The man who saved countless millions, if not billions, of lives as the father of the Green Revolution has died at 95. If you've never heard of Borlaug, you should have. And the fact that you haven't, and that the media pay orders of magnitude more attention to dead politicians of all parties who achieved their fame by killing and impoverishing about as many of our fellow humans, is one of the tragedies of our day.
Hopefully the advances that Borlaug's work made possible will not be lost in a rising tide of radical environmentalist criticisms. The Green Revolution wasn't perfect, but no other 20th century event did more for the betterment of humanity on balance. Think of it this way: Borlaug's legacy is the counter-balance to the state-led violence of the century. Add up the millions killed by Lenin, Stalin, Mao, Hitler, and Pol Pot. Add to that the millions killed in WW I and WW II and all the rest of the wars of the last century. Borlaug's work saved at least as many lives as all of those "leaders" and politicians slaughtered. If the term "social justice" has any meaning, Borlaug and the Green Revolution did more for it than any political activists by balancing the century's scales of life-and-death. If his more radical critics have their way, they will condemn millions to the poverty and starvation that his legacy saved them from.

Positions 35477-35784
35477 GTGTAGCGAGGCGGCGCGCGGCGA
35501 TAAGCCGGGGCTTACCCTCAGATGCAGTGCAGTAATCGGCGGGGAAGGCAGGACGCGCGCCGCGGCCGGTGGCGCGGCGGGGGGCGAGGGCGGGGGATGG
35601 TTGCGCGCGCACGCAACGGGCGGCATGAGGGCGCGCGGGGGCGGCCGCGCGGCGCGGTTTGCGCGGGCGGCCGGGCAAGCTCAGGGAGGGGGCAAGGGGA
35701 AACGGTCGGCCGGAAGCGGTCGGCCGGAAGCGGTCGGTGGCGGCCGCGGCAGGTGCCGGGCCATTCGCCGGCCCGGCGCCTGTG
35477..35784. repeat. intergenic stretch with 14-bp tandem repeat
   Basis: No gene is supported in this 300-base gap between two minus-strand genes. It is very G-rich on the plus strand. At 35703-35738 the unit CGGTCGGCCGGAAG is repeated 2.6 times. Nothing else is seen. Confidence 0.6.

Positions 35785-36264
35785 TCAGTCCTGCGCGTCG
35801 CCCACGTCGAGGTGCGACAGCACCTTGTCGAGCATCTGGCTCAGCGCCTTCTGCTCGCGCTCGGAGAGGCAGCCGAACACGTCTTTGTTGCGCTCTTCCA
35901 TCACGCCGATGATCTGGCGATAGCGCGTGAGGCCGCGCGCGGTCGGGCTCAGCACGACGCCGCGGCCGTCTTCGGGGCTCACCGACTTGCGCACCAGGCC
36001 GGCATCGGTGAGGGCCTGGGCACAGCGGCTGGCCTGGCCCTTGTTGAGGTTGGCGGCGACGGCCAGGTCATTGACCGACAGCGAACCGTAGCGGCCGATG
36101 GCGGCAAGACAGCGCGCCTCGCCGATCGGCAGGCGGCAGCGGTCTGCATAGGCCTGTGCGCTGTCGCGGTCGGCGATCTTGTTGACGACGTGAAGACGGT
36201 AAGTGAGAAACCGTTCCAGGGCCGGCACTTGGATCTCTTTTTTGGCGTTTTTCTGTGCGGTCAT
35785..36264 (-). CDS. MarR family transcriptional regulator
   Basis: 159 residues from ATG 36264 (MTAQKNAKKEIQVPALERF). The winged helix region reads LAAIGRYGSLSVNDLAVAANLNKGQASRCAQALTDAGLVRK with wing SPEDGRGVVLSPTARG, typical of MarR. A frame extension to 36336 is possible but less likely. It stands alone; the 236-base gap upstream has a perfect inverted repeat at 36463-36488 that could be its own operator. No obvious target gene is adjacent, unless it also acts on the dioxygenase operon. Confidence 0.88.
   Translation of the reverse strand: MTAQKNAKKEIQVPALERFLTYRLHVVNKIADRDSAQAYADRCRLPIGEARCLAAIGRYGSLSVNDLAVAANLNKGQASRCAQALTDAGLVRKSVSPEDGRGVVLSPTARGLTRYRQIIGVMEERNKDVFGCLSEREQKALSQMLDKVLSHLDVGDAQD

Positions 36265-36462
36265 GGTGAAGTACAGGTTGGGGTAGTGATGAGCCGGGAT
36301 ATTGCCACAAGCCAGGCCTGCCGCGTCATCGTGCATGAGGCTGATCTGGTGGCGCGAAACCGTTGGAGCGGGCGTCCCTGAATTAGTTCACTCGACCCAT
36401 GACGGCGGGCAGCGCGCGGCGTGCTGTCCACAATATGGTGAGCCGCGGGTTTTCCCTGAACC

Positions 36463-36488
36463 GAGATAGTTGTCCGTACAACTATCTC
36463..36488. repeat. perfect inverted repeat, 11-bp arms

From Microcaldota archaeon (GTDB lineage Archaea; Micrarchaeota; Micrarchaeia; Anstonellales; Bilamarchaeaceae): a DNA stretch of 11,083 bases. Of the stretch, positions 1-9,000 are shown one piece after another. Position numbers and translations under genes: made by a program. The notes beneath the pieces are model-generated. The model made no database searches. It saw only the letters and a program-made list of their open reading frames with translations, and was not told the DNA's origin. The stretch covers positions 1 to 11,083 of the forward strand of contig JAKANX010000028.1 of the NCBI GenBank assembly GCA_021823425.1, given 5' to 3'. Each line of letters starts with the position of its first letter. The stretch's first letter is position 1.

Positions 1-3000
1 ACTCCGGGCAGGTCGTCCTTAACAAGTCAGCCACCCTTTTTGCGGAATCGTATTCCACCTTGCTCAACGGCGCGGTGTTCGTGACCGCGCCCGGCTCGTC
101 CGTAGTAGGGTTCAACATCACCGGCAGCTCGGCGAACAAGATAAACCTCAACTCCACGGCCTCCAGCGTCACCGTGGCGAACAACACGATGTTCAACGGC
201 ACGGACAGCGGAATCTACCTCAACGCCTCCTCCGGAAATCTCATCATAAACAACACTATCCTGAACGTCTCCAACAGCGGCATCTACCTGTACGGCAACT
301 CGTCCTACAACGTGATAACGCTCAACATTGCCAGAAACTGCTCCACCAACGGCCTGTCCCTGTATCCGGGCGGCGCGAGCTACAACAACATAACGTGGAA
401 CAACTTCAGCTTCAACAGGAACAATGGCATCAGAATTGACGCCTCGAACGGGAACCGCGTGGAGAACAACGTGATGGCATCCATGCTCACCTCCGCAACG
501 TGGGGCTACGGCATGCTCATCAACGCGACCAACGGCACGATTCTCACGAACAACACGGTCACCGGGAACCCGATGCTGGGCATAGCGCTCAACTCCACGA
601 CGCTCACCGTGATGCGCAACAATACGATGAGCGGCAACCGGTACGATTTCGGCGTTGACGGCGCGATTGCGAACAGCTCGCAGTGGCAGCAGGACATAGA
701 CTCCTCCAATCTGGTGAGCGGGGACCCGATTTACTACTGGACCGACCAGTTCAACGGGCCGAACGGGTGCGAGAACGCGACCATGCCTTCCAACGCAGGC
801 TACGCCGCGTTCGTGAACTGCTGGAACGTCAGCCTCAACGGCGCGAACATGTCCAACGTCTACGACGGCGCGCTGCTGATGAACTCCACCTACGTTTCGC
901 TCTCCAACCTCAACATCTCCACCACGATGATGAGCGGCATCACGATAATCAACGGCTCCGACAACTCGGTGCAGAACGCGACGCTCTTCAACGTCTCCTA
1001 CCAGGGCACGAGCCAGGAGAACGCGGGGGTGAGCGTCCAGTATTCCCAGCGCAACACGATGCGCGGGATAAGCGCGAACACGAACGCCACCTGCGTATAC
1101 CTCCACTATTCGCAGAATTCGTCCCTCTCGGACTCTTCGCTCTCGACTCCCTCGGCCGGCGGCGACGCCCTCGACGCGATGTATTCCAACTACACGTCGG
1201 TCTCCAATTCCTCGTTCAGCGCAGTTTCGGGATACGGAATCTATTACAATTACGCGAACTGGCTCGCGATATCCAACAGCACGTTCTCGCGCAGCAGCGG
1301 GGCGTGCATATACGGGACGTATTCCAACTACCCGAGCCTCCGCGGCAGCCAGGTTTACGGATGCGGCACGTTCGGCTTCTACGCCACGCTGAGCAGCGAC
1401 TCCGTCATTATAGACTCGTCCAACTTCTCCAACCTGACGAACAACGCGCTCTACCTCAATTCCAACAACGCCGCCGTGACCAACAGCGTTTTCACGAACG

In a just world, people like Borlaug would be the subject of hours of media commentary and coverage and special commemorative issues of Time or Newsweek while politicians got a cursory obit notice on the back page of the local rag.
That is not our world, sad to say, but as you sit down to your next meal, take a moment to pause and reflect on the life of a man who made it possible for a large hunk of humanity to go to bed tonight not worrying about where their next meal would come from. Contributions to humanity do not get any more praiseworthy than that.
Sunday, September 13, 2009
Posted by Skyler J. Collins
passed away today at the ripe-old age of 95. Many don't know who he is. I recommend reading up on him through the links offered on my first Borlaug post, found here. Economist Steven Horwitz on the passing: